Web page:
Potential Controls Affecting Gastropod Biomass in the the High Intertidal Zones at Neighboring Locations -
Advisor Dr.Stephen Schellenberg:
San Diego California’s coastlines include rocky intertidal zones that contain an abundance of the Class Gastropoda. What are the potential controls on gastropod abundance and size? Do wave energy, anthropogenic impact, substrate lithology and predation play a role?
The locations in this study were Bathtub Rock and Dike Rock. Bathtub rock is located approximately 1 km south of the main parking lot at Torrey Pines State Beach. Dike Rock is located 1.1 km north of Scripps Institute of Oceanography pier and there is an approximate 3.3 km distance in between the two locations.
Bathtub rock is a medium grained sandstone sea stack that waves eroded from the Delmar Formation. Dike Rock is a basaltic andesite volcanic intrusion. Dike Rock is part of the Scripps Marine Coastal Reserve (no harvesting of specimens or shell collection allowed) and a submarine canyon (Scripps Canyon) is located off shore. Bathtub rock is not protected and no submarine canyon is located off shore.
Abundance counts, size measurements, and photographs (for identification) were collected in the upper middle to lower upper intertidal zones at laterally correlated MLLW’s at the two locations. These counts and measurements were also collected on the south side and north side at each location. These data were collected over a four month interval from September to December 2008.
The observed gastropods in the study include: Littorina planaxis, Collisella digitalis, Collisella scabra, Lottia gigantea and Nucella emarginata. N. emarginata was only observed at Dike Rock. All species of gastropods in this study prefer the upper middle to lower upper intertidal habitat. All but N. emarginata are algae grazers. N. emarginata is predatory and feeds on mussels, barnacles and other gastropods.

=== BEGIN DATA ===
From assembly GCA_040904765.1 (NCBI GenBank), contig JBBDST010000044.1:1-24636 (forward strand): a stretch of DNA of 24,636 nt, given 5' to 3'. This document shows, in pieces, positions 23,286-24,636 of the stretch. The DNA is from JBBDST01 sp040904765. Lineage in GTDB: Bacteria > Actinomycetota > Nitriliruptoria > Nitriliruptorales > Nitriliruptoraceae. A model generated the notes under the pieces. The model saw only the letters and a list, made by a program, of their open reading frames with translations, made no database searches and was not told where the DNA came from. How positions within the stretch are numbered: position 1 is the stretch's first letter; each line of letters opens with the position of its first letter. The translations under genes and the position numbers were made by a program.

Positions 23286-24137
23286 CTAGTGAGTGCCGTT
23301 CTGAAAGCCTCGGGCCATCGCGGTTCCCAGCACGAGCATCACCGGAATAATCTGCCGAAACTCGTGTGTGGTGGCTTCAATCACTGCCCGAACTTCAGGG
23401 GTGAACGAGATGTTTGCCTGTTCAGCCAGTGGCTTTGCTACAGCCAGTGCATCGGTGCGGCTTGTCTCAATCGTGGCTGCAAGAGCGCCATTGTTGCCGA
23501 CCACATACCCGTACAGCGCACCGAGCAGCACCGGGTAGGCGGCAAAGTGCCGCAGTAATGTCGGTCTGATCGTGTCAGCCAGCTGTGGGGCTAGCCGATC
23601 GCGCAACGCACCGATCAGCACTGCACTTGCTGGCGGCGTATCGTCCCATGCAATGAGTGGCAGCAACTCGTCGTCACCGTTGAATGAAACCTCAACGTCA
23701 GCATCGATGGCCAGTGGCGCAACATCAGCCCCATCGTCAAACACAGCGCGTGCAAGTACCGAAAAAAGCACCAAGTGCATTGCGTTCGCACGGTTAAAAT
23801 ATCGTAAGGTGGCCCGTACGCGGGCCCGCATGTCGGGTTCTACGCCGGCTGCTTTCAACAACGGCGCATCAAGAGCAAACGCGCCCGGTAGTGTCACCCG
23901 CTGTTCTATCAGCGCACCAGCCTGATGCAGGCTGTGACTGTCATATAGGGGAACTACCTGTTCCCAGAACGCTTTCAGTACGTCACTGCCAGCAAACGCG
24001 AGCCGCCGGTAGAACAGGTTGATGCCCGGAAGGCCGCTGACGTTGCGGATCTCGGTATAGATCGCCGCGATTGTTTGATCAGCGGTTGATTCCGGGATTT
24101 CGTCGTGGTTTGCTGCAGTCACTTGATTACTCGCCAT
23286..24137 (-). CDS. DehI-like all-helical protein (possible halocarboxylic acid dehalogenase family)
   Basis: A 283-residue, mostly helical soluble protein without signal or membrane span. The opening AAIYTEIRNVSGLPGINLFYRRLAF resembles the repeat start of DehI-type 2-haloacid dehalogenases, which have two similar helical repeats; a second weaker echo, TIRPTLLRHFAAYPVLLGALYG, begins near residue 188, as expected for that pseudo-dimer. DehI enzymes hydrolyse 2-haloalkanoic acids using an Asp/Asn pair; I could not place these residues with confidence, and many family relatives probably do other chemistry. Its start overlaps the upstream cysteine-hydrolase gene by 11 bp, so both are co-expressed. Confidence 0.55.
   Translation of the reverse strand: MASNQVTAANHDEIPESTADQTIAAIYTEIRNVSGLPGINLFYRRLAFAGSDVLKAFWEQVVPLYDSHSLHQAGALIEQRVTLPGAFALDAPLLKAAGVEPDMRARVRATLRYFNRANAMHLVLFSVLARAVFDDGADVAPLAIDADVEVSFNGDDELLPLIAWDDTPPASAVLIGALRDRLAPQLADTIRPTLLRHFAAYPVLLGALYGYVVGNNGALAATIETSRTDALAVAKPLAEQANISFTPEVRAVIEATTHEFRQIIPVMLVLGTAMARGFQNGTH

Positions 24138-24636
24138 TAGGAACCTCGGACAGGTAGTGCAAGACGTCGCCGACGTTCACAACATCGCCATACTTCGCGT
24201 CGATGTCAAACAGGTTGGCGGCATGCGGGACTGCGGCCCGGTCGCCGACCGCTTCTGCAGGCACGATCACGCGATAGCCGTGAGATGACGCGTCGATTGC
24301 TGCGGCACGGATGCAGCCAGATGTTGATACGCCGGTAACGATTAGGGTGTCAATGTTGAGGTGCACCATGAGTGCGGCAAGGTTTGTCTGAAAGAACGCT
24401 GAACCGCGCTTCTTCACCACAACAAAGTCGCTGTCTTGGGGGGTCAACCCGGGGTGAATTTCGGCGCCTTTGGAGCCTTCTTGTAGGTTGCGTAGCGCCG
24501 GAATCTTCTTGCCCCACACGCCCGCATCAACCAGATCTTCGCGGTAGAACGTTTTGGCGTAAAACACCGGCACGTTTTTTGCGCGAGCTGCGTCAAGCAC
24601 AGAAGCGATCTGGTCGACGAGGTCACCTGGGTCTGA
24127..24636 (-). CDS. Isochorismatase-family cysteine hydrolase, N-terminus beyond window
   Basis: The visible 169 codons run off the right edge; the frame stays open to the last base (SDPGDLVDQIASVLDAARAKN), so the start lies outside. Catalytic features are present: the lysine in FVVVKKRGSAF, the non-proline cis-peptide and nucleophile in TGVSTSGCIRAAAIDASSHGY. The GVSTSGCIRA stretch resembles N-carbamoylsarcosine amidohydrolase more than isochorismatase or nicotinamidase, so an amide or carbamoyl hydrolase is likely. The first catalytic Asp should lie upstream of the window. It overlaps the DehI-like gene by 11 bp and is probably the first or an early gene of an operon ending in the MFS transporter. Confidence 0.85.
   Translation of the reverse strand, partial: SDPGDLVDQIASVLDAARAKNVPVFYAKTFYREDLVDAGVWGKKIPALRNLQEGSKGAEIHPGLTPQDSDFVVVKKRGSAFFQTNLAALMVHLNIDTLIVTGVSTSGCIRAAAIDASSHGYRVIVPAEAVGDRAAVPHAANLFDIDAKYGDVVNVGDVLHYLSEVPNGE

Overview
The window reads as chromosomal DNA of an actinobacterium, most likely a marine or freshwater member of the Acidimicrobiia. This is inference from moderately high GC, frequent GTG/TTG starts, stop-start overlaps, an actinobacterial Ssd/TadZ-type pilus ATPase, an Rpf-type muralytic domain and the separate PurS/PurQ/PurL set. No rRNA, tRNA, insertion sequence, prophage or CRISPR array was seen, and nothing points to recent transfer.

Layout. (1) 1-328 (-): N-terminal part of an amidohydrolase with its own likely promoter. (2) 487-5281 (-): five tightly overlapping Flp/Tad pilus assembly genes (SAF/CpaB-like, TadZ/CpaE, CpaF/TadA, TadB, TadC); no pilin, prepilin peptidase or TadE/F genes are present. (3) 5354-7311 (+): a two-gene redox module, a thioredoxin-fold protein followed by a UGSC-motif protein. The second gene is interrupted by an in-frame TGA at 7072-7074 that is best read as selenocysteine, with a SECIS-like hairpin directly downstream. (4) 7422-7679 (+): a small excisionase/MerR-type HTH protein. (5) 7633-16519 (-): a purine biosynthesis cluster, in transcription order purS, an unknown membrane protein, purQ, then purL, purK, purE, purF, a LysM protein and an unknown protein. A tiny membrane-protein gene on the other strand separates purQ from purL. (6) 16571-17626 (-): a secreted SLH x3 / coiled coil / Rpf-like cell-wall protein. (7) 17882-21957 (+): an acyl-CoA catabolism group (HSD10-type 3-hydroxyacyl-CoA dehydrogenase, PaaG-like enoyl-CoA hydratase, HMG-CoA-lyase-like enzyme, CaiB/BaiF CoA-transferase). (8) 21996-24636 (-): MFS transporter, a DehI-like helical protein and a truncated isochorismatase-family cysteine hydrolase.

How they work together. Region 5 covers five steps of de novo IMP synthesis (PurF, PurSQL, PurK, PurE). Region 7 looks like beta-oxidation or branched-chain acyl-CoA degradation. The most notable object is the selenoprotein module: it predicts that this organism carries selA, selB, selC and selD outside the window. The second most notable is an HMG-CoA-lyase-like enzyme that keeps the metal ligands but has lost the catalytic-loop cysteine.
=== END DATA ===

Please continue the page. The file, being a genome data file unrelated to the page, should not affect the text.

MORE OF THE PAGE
Overall gastropod abundances were higher at Bathtub rock with an average abundance of 537 ± 268 (1 σ) gastropods/m2 vs. an average abundance of 247 ± 56 (1 σ) gastropods/ m2 at Dike Rock. South side abundances were higher at both locations than the north side abundances. The south side of Bathtub Rock had an average of 727 ± 118 (1 σ) gastropods/m2 whereas the south side of Dike Rock had an average of 288 ± 47 (1 σ) gastropods/m2. The north side of Bathtub Rock had an average of 348 ± 58 (1 σ) gastropods/m2 whereas the north side of Dike Rock had an average of 207 ± 26 (1 σ) gastropods/m2. Overall gastropod size varied between the two locations with Dike Rock having an overall larger average size of 15 mm versus 7 mm at Bathtub Rock.
The higher abundance of gastropods at Bathtub rock could be due to the site’s more easily bioeroded sandstone (facilitating more dwelling structures) and fewer predatory N. emarginata gastropods and sea stars. The higher abundances on the southern side of both sites could reflect the average west-northwest incoming wave energy, which might preferentially dislodge gastropods from the northern sides. Larger average specimen size at Dike Rock could be due to the presence of the submarine canyon which refracts wave energy away from the site, providing full growth potential. Gastropods at wave-swept sites due to the probability of dislodgement by mechanical drag forces increases morality rates before they can achieve maximum size (Denny et al. 1985.) Another factor that could be affecting the larger size at Dike Rock is that it is a protected marine reserve. Anthropogenic impacts such as harvesting specimens have contributed to size declination over time (K. Roy et al. 2007.) Larger gastropod species Lottia gigantea and Nucella emarginata are present at this site which could be another factor.